The statute clearly indicates that a court may not retroactively modify an obligor’s duty to pay a
delinquent support obligation.
The Indiana courts have also ruled that a court may not retroactively modify a duty to pay a
delinquent support obligation even if the obligor did not have the means to pay when the
obligation accrued. In the case of Cardwell v. Gwaltney, 556 N.E.2d 953 (Ind. Ct. App. 1990),
Mr. Gwaltney filed a petition requesting that he be absolved from paying the support obligations
that accrued during the year he was in prison. id. He had reached an agreement with his former
wife that excused him from paying the support for that year. id. The trial Court approved the
agreement. id. The agreement was opposed by the county attorney because Mr. Gwaltney’s
former spouse, Ms. Cardwell, had been the recipient of AFDC funds and had assigned her
support rights. id. On appeal, the Court concluded that the trial Court erred in retroactively
excusing the support obligation that accrued during the time Gwaltney was incarcerated. id. The
Court stated, “[e]ven though the trial judge was prompted by equitable concerns when Gwaltney
was excused from paying support, the law is that any modification of a support order must act
prospectively.” Id. at 954.
The key facts in our case are substantially the same as those in Cardwell v. Gwaltney. In both
cases, there were delinquent child support obligations that the obligor did not have the means to
pay when they accrued, and the trial Court’s order retroactively reduced the obligation. In
applying the Cardwell Court’s interpretation of Section 31-2-11-12 to our facts, it appears that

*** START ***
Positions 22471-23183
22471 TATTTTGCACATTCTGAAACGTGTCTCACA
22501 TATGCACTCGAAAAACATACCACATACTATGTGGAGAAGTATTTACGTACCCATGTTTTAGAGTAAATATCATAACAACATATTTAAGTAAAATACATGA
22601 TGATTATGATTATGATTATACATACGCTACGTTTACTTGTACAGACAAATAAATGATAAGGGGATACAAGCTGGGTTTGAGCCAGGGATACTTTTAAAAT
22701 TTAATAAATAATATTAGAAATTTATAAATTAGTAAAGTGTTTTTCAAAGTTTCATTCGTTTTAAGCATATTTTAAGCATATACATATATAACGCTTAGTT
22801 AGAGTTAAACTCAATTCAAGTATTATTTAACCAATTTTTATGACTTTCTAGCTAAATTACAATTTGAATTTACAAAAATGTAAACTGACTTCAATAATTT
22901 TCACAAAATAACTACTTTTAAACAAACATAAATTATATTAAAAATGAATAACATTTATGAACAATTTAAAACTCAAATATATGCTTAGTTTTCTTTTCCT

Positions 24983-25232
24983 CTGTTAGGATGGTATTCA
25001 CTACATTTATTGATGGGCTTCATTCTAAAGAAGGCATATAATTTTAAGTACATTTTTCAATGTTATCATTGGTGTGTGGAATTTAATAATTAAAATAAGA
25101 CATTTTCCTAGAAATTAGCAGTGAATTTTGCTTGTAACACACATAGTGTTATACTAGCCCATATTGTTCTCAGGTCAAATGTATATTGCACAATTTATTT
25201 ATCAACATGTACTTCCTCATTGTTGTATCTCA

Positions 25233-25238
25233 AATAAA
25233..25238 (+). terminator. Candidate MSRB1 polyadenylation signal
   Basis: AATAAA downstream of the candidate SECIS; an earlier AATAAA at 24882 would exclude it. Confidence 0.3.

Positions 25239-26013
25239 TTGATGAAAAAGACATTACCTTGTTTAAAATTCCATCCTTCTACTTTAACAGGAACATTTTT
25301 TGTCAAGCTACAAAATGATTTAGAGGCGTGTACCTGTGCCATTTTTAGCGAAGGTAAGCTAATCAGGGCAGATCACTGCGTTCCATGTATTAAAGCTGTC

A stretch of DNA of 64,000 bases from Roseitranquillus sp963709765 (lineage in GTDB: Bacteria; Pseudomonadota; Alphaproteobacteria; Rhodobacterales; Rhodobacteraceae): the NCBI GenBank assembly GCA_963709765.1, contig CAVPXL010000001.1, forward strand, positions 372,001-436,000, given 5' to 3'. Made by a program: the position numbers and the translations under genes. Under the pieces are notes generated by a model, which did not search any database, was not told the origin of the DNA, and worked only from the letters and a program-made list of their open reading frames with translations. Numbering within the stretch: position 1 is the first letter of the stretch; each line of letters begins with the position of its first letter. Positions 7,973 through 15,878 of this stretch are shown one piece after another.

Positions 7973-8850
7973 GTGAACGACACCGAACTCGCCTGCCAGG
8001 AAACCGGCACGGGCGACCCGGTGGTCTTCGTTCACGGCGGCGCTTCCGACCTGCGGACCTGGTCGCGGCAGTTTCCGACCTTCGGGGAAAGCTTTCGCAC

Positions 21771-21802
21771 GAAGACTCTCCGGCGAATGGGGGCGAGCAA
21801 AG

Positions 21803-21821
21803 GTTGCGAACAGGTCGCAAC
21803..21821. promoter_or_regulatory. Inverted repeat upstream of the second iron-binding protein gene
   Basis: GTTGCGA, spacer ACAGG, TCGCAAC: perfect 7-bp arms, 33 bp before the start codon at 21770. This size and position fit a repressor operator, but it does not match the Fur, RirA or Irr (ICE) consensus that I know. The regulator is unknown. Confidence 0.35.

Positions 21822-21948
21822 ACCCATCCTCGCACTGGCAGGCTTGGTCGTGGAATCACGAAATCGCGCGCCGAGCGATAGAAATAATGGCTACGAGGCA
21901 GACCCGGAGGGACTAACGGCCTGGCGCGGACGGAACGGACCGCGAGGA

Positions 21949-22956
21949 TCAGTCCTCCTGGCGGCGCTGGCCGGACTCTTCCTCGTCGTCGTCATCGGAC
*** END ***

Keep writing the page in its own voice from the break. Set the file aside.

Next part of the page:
the trial Court erred in reducing Mr. Eldridge’s delinquent child support obligation. The trial
Court’s ruling retroactively modified a delinquent obligation, and under Cardwell, any
modification under the statute must act prospectively, not retroactively.
It does not appear that there is any viable counterargument to the analysis presented above. The
statutory and case law clearly does not allow retroactive modification of delinquent child support
obligations. The argument may be made that the Court should reconsider the Cardwell ruling and
interpret the statute to allow an exception when the obligor, through no fault of his own, was
financially unable to pay the support payment when it became due. In Cardwell, the Court
seemed to anticipate this argument when it referred to the commentary to Ind. Child Support
Guideline 2:
An obligor cannot be held in contempt for failure to pay support when he does
not have the means to pay, but the obligation accrues and serves as a
reimbursement to the custodial parent, or, more likely, to the welfare department
if he later acquires the ability to meet his obligation.
id. Therefore, based on the foregoing analysis, the trial Court acted improperly when it excused
Mr. Eldridge from paying “back” child support in the amount of $3,500.
CONCLUSION
The Court acted improperly when it excused Mr. Eldridge from paying “back” child support in
the amount of $3,500. Indiana Code § 31-2-11-12 prohibits the retroactive modification of a
delinquent child support obligation. Furthermore, in the case of Cardwell v. Gwaltney, the
Indiana Court of Appeals held that any modification under the statute must act prospectively, not
retroactively. 556 N.E.2d at 954. The Court’s modification of Mr. Eldridge’s delinquent child
support obligation acted retroactively and is therefore in violation of Indiana law. Thus, the
Court’s ruling could be appealed.
RECOMMENDATIONS
The ruling in Cardwell is from the Indiana Court of Appeals. Additional research should be
conducted to determine if the Indiana Supreme Court has addressed this or related questions.
Mrs. Eldridge may wish to file an appeal to request that she be paid the other $3,500. We should
look into timing issues, so that she does not miss the deadline.